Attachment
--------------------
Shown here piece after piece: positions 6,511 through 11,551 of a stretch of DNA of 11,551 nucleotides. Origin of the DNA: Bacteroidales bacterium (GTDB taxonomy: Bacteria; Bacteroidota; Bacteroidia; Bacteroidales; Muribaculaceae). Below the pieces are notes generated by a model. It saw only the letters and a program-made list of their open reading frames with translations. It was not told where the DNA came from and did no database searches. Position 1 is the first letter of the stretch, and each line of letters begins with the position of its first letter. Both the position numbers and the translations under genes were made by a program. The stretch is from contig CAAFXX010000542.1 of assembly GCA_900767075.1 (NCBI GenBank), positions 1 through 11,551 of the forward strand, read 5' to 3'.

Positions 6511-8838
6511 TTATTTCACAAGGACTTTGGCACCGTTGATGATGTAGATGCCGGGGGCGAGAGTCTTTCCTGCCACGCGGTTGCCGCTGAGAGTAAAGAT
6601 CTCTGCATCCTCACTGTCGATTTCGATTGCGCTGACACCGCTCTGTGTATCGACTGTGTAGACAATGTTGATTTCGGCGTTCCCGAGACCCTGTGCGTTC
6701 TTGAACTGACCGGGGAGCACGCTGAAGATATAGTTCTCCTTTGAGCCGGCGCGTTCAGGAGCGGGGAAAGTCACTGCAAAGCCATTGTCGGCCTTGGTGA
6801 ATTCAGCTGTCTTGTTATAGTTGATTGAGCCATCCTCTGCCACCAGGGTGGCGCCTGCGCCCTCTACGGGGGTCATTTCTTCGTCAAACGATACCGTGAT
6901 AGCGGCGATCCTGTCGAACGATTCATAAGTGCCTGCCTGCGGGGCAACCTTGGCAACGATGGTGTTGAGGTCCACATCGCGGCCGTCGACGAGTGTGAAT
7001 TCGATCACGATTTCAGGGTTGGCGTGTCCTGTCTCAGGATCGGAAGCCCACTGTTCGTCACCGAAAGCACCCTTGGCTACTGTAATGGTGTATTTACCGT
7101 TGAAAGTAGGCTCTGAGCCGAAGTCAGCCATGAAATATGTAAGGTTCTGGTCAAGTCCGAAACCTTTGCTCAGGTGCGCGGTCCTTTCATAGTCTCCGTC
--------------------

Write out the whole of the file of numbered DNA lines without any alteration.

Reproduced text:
Shown here piece after piece: positions 6,511 through 11,551 of a stretch of DNA of 11,551 nucleotides. Origin of the DNA: Bacteroidales bacterium (GTDB taxonomy: Bacteria; Bacteroidota; Bacteroidia; Bacteroidales; Muribaculaceae). Below the pieces are notes generated by a model. It saw only the letters and a program-made list of their open reading frames with translations. It was not told where the DNA came from and did no database searches. Position 1 is the first letter of the stretch, and each line of letters begins with the position of its first letter. Both the position numbers and the translations under genes were made by a program. The stretch is from contig CAAFXX010000542.1 of assembly GCA_900767075.1 (NCBI GenBank), positions 1 through 11,551 of the forward strand, read 5' to 3'.

Positions 6511-8838
6511 TTATTTCACAAGGACTTTGGCACCGTTGATGATGTAGATGCCGGGGGCGAGAGTCTTTCCTGCCACGCGGTTGCCGCTGAGAGTAAAGAT
6601 CTCTGCATCCTCACTGTCGATTTCGATTGCGCTGACACCGCTCTGTGTATCGACTGTGTAGACAATGTTGATTTCGGCGTTCCCGAGACCCTGTGCGTTC
6701 TTGAACTGACCGGGGAGCACGCTGAAGATATAGTTCTCCTTTGAGCCGGCGCGTTCAGGAGCGGGGAAAGTCACTGCAAAGCCATTGTCGGCCTTGGTGA
6801 ATTCAGCTGTCTTGTTATAGTTGATTGAGCCATCCTCTGCCACCAGGGTGGCGCCTGCGCCCTCTACGGGGGTCATTTCTTCGTCAAACGATACCGTGAT
6901 AGCGGCGATCCTGTCGAACGATTCATAAGTGCCTGCCTGCGGGGCAACCTTGGCAACGATGGTGTTGAGGTCCACATCGCGGCCGTCGACGAGTGTGAAT
7001 TCGATCACGATTTCAGGGTTGGCGTGTCCTGTCTCAGGATCGGAAGCCCACTGTTCGTCACCGAAAGCACCCTTGGCTACTGTAATGGTGTATTTACCGT
7101 TGAAAGTAGGCTCTGAGCCGAAGTCAGCCATGAAATATGTAAGGTTCTGGTCAAGTCCGAAACCTTTGCTCAGGTGCGCGGTCCTTTCATAGTCTCCGTC